• Shop around for your loan before you sign on the dotted line. If you've experienced lending discrimination in the past, you'll understandably just want to get the process over with as soon as possible. Don't let the lenders win this time. Comparing offers will give you an advantage.
  • Consider alternatives. Before taking on a costly payday loan, consider turning to family and friends, your local religious congregation, or public assistance programs, which are unlikely to cause the same financial harm.

What Is an Example of Predatory Lending?

Whenever a lender seeks to take advantage of a borrower and tie them into unfair or unmanageable loan terms, it can be considered predatory lending. Telling signs that you are a victim include aggressive solicitations, excessive borrowing costs, high prepayment penalties, big balloon payments, and being encouraged to consistently flip loans.

Is Predatory Lending a Crime?

In theory, yes. If you are enticed and misled into taking out a loan that carries higher fees than your risk profile warrants or that you are unlikely to be able to pay back, you have potentially been the victim of a crime. There are laws in place to protect consumers against predatory lending, though plenty of lenders continue to get away with it, partly because consumers don’t know their rights.

Can I Sue for Predatory Lending?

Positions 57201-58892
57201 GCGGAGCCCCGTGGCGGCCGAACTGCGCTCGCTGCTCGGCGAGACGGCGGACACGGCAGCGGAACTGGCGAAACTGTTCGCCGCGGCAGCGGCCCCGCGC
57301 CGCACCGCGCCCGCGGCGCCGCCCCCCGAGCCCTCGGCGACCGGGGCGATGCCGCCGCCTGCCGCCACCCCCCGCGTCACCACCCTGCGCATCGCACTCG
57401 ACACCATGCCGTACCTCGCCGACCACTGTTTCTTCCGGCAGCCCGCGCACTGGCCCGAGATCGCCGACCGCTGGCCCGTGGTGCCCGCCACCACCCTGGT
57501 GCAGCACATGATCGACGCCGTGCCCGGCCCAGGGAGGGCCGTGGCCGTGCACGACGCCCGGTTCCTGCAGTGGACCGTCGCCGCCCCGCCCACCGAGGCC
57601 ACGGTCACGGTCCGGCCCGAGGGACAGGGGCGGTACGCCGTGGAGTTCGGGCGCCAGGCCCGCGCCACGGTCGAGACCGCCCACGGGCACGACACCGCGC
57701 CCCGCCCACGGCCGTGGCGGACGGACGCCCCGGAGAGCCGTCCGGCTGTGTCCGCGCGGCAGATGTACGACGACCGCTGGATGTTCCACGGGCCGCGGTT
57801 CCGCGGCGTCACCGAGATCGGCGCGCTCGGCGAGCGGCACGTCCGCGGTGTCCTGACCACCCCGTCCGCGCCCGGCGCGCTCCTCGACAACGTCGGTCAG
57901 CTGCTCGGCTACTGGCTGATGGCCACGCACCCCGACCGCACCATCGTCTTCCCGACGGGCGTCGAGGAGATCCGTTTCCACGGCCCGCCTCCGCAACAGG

If you can prove that your lender violated local or federal laws, including the Truth in Lending Act (TILA), you may want to consider filing a lawsuit. It’s never easy going against a wealthy financial institution. However, if you have proof that this lender broke rules, you have a reasonable chance of being compensated. As a first step, contact your state consumer protection agency.

The Bottom Line

Predatory lending is any lending practice that imposes unfair and abusive loan terms on borrowers, including high-interest rates, high fees, and terms that strip the borrower of equity. Predatory lenders often use aggressive sales tactics and deception to get borrowers to take out loans they can't afford. And in many cases, predatory lenders have targeted vulnerable populations.

Predatory lenders aren't all loan sharks. A great deal of predatory lending is carried out by more established institutions such as banks, finance companies, mortgage brokers, attorneys, or real estate contractors. The subprime mortgage boom in the years leading up to 2008 was, arguably, an example of predatory lending.

Education and research are key to avoiding predatory loans. Make sure you understand any loan documents you are signing, and do the math on how much you'll owe. But remember: if you are enticed and misled into taking out a loan that carries higher fees than your risk profile warrants or that you are unlikely to be able to pay back, you have potentially been the victim of a crime.